3D Human Pose Estimation in Video With Temporal Convolutions and Semi-Supervised Training

Pavllo, Dario and Feichtenhofer, Christoph and Grangier, David and Auli, Michael

The IEEE Conference on Computer Vision and Pattern Recognition (CVPR) - 2019 via Local Bibsonomy

Keywords: 3D, Human, estimation, pose

Pavllo, Dario and Feichtenhofer, Christoph and Grangier, David and Auli, Michael

The IEEE Conference on Computer Vision and Pattern Recognition (CVPR) - 2019 via Local Bibsonomy

Keywords: 3D, Human, estimation, pose

[link]
This paper proposes a 3D human pose estimation in video method based on the dilated temporal convolutions applied on 2D keypoints (input to the network). 2D keypoints can be obtained using any person keypoint detector, but Mask R-CNN with ResNet-101 backbone, pre-trained on COCO and fine-tuned on 2D projections from Human3.6M, is used in the paper. https://i.imgur.com/CdQONiN.png The poses are presented as 2D keypoint coordinates in contrast to using heatmaps (i.e. Gaussian operation applied at the keypoint 2D location). Thus, 1D convolutions over the time series are applied, instead of 2D convolutions over heatmaps. The model is a fully convolutional architecture with residual connections that takes a sequence of 2D poses ( concatenated $(x,y)$ coordinates of the joints in each frame) as input and transforms them through temporal convolutions. https://i.imgur.com/tCZvt6M.png The `Slice` layer in the residual connection performs padding (or slicing) the sequence with replicas of boundary frames (to both left and right) to match the dimensions with the main block as zero-padding is not used in the convolution operations. 3D pose estimation is a difficult task particularly due to the limited data available online. Therefore, the authors propose semi-supervised approach of training the 2D->3D pose estimation by exploiting unlabeled video. Specifically, 2D keypoints are detected in the unlabeled video with any keypoint detector, then 3D keypoints are predicted from them and these 3D points are reprojected back to 2D (camera intrinsic parameters are required). This is idea similar to cycle consistency in the [CycleGAN](https://junyanz.github.io/CycleGAN/), for instance. https://i.imgur.com/CBHxFOd.png In the semi-supervised part (bottom part of the image above) training penalizes when the reprojected 2D keypoints are far from the original input. Weighted mean per-joint position error (WMPJPE) loss, weighted by the inverse of the depth to the object (since far objects should contribute less to the training than close ones) is used as the optimization goal. The two networks (`supervised` above, `semi-supervised` below) have the same architecture but do not share any weights. They are jointly optimized where `semi-supervised` part serves as a regularizer. They communicate through the path aiming to make sure that the mean bone length of the above and below branches match. The interesting tendency is observed from the MPJPE analysis with different amounts of supervised and unsupervised data available. Basically, the `semi-supervised` approach becomes more effective when less labeled data is available. https://i.imgur.com/bHpVcSi.png Additionally, the error is reduced when the ground truth keypoints are used. This means that a robust and accurate 2D keypoint detector is essential for the accurate 3D pose estimation in this setting. https://i.imgur.com/rhhTDfo.png |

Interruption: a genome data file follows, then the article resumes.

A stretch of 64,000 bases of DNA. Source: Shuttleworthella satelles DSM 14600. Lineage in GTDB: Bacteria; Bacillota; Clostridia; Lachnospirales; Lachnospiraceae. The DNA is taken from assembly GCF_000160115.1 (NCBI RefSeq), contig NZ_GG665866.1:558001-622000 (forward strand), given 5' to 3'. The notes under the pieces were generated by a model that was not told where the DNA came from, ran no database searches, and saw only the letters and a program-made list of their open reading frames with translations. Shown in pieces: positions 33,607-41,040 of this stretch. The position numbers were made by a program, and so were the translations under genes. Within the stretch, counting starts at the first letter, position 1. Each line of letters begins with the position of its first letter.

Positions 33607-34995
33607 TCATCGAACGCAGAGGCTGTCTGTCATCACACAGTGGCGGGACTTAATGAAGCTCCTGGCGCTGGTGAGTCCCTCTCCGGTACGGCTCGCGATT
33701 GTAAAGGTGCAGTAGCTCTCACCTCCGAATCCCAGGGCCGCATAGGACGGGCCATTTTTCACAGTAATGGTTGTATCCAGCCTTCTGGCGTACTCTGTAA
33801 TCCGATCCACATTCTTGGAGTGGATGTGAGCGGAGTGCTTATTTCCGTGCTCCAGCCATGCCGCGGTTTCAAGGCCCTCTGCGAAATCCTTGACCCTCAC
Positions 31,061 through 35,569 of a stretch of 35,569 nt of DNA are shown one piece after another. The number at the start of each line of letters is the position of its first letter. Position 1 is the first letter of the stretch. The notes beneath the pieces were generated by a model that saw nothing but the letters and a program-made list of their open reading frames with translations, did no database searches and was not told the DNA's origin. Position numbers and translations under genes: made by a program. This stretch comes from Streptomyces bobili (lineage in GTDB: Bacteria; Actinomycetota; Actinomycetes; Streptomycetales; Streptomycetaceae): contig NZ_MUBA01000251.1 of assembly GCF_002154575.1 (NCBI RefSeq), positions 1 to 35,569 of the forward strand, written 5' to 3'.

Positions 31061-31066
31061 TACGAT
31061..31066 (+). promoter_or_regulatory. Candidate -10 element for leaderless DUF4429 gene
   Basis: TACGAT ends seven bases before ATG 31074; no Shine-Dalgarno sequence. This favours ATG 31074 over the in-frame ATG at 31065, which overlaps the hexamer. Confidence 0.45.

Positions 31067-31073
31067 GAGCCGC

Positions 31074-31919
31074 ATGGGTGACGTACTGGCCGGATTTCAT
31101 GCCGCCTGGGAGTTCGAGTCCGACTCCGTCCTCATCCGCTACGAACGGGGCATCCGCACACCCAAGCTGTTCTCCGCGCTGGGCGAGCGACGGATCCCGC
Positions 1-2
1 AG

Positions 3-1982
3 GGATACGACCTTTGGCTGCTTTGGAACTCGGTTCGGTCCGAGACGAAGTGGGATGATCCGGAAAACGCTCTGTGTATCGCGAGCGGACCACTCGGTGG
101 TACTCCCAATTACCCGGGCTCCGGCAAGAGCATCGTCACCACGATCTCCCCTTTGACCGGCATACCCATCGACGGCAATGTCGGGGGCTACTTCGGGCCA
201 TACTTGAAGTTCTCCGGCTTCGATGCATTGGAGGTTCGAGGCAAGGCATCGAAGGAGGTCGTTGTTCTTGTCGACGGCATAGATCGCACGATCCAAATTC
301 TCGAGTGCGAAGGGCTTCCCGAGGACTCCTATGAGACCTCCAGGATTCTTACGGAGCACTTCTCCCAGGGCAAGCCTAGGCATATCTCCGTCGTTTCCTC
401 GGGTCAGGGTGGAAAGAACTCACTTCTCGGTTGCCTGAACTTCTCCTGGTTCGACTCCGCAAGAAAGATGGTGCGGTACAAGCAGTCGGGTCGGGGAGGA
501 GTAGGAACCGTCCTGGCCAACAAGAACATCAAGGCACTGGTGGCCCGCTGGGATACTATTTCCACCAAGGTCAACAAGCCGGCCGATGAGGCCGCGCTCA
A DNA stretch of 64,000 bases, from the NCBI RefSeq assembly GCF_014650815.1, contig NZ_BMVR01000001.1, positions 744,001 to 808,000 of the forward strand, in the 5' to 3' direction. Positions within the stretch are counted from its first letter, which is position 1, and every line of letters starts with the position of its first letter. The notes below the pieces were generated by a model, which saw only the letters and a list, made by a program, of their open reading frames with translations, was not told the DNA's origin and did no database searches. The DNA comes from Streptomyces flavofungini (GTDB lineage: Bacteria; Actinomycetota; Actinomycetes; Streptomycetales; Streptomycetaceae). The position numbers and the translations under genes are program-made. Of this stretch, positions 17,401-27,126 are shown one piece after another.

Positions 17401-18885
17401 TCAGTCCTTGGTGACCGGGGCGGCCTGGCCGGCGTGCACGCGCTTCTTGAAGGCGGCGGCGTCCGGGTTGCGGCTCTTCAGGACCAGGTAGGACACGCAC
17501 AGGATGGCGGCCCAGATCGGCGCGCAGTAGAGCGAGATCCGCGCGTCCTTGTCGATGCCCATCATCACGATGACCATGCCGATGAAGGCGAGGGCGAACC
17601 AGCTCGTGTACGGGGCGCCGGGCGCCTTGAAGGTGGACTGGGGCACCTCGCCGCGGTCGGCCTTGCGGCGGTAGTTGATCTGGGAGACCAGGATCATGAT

Identity Mappings in Deep Residual Networks

He, Kaiming and Zhang, Xiangyu and Ren, Shaoqing and Sun, Jian

European Conference on Computer Vision - 2016 via Local Bibsonomy

Keywords: dblp

He, Kaiming and Zhang, Xiangyu and Ren, Shaoqing and Sun, Jian

European Conference on Computer Vision - 2016 via Local Bibsonomy

Keywords: dblp

[link]